HomePick of the DayPick of the Day: 1970 Oldsmobile Cutlass SX

Pick of the Day: 1970 Oldsmobile Cutlass SX

An enigmatic Cutlass Supreme plays 4-4-2 poseur


It’s never a bad idea to highlight a car that has been surrounded by an enigma. Even today, enthusiasts mistake the Cutlass SX as an insurance-busting performance car but, if you look into its origins, you may emerge with a different point of view. For that reason, our Pick of the Day is a 1970 Oldsmobile Cutlass SX listed for sale on by a dealership in Solon, Ohio. (Click the link to view the listing)

It is difficult to understand Oldsmobile product planners when there are few documents that are available to the public, but they seemed to be on a kick for highway cruisers. Starting in 1967, Oldsmobile offered the Turnpike Cruiser, an engine package only available for the upscale Cutlass Supreme series. Standard power was quite impressive already — a high-compression 320-horsepower Jetfire Rocket V8 measuring 330cid — but Olds offered the L66 Turnpike Cruising package that included a premium-fuel Rocket 400 V8, two-barrel carburetor, K50 Climatic Combustion Control induction system, 7.75 x 14-inch tires, “heavy-duty chassis items,” and 2.56 gears (with options up to 3.08). M40 Turbo Hydra-Matic transmission was mandatory. For 1968, the package now featured the L65 code and was transferred to the 4-4-2 series. This time, the package included a regular-fuel, 290-horsepower Rocket 400 with two-barrel carburetor, M40 transmission, and equally lazy gearing. (It’s also worth noting that the 400 in 1968 was a new design not related to the previous 400.)

For 1969, Oldsmobile ditched the Turnpike Cruiser idea, but let’s look at another engine for the 4-4-2. Called the W-32, the engine in this package was rated at 350 horsepower and was similar to the standard engine for the 4-4-2 but featured mandatory M40 transmission, Oldsmobile Air Induction system with scoops placed under the bumper, heavy-duty radiator, and G80 Anti-Spin rear with 3.42 gears. “A honker with culture,” claimed a period Oldsmobile ad. Internal marketing suggested the W32 was created for nice, easy performance on the highway and street.

Now, combine these recent past marketing ideas and you’ll have the SX package, which was introduced for the 1970 Cutlass Supreme two-door hardtop and convertible. Since 1966, the Cutlass Supreme had been at the top of the Oldsmobile A-body totem pole but, for 1970 it had been given its own body style, a formal-roofed hardtop that echoed the personal-luxury aspirations of the all-new Chevrolet Monte Carlo even though Oldsmobile had not been granted such a unique model — it was all very clever, actually. Standard was a 310-horsepower Rocket 350, but optional was the new Y79 SX package, which included a high-compression L33 455cid V8, dual exhausts with a notched rear bumper (taken from the 4-4-2’s parts bin), M40 transmission, and distinctive ornamentation. The standard engine echoed the old Turnpike Cruiser: two-barrel carburetor and 2.56 gears, with options up to 3.23. Horsepower was 320 with 500 lb-ft of torque.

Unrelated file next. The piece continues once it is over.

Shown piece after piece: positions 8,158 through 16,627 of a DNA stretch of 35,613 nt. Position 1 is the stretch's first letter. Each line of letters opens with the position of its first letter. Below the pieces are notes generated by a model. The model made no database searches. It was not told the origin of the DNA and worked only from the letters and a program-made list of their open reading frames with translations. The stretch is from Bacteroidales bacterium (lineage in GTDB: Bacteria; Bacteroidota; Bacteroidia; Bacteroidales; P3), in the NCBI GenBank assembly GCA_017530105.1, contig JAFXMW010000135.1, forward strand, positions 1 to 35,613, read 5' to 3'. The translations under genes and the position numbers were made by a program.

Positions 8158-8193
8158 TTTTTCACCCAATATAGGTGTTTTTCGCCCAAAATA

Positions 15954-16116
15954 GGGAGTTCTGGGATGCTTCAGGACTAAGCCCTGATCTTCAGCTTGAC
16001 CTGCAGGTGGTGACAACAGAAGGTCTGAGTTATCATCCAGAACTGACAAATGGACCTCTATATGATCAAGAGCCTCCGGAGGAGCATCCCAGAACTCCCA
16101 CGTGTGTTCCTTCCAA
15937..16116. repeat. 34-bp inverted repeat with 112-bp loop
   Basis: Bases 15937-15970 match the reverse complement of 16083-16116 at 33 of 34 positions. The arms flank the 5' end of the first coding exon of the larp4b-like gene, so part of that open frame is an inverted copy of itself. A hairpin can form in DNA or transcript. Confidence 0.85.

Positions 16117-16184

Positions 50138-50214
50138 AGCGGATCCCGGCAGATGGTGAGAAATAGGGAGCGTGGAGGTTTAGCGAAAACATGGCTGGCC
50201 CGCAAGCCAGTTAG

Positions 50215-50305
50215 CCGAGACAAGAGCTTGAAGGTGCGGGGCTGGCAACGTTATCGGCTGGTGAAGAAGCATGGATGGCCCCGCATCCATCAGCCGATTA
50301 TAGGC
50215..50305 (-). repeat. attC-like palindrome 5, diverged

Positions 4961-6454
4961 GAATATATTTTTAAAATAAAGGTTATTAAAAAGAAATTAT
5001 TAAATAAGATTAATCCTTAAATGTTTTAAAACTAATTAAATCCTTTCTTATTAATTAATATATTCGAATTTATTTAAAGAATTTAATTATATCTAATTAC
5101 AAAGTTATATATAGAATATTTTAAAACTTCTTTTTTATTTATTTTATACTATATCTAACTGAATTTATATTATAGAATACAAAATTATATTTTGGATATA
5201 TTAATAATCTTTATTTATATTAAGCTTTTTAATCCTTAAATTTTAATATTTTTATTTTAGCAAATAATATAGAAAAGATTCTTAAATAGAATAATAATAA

However, there was a W32 engine that became an option in September 1969. This engine was the same engine that was standard for the 4-4-2: 365 horsepower and 500 lb-ft of torque. As equipped, a Cutlass SX was a fine competitor to the Monte Carlos SS 454. However, Oldsmobile shuffled the engine options in February 1970, killing the L33 and introducing the L31 in its place. The L33 was a high-compression 455 with a four-barrel carburetor with 365 horsepower, but it was not a high-performance engine like the W32. Rather, the L33 was the V8 used in full-size Oldsmobiles and available in the Vista Cruiser, so horsepower and torque arrived at a lower part of the range; additionally, torque was up to 510. The L33 and W32 continued to be the only two engines available with the SX package through the end of the model year. For 1971, the SX package only included a low-compression L32 455 four-barrel with 320 horsepower, and then the package was discontinued.

Oldsmobile records are sketchy, but it is known that at least 7,197 cars were built with the Y79 package. Why sketchy? Because production records go to June 1970, with the final July tally missing from the GM Heritage Center. It’s also known that at least 852 W32s were built though, again, that does not describe total production. Nonetheless, this 1970 Oldsmobile Cutlass SX is an interesting machine that will always get folks scratching their heads and you smiling when you press the gas pedal. Equipped with 3.23 gears and the G80 axle package, console with W26 Hurst Dual-Gate shifter, P05 Super Stock I wheels, N34 Custom Sport steering wheel with N33 tilt column, D35 racing mirrors, and air conditioning, per the window sticker, this Cutlass Supreme was ordered “right,” plus you’ll find the usual suspects like power steering and front disc brakes.

With 98,276 on the clock, this Aspen Green metallic 1970 Oldsmobile Cutlass SX has the documentation to show its pedigree but, at $79,990, would you prefer this or a 4-4-2? This Cutlass Supreme is just as fast as its more performance-oriented brethren, but some enthusiasts may enjoy having an enigmatic conversation piece.

To view this listing on, see Pick of the Day.

Diego Rosenberg
Diego Rosenberg
Lead Writer Diego Rosenberg is a native of Wilmington, Delaware and Princeton, New Jersey, giving him plenty of exposure to the charms of Carlisle and Englishtown. Though his first love is Citroen, he fell for muscle cars after being seduced by 1950s finned flyers—in fact, he’s written two books on American muscle. But please don’t think there is a strong American bias because foreign weirdness is never far from his heart. With a penchant for underground music from the 1960-70s, Diego and his family reside in the Southwest.


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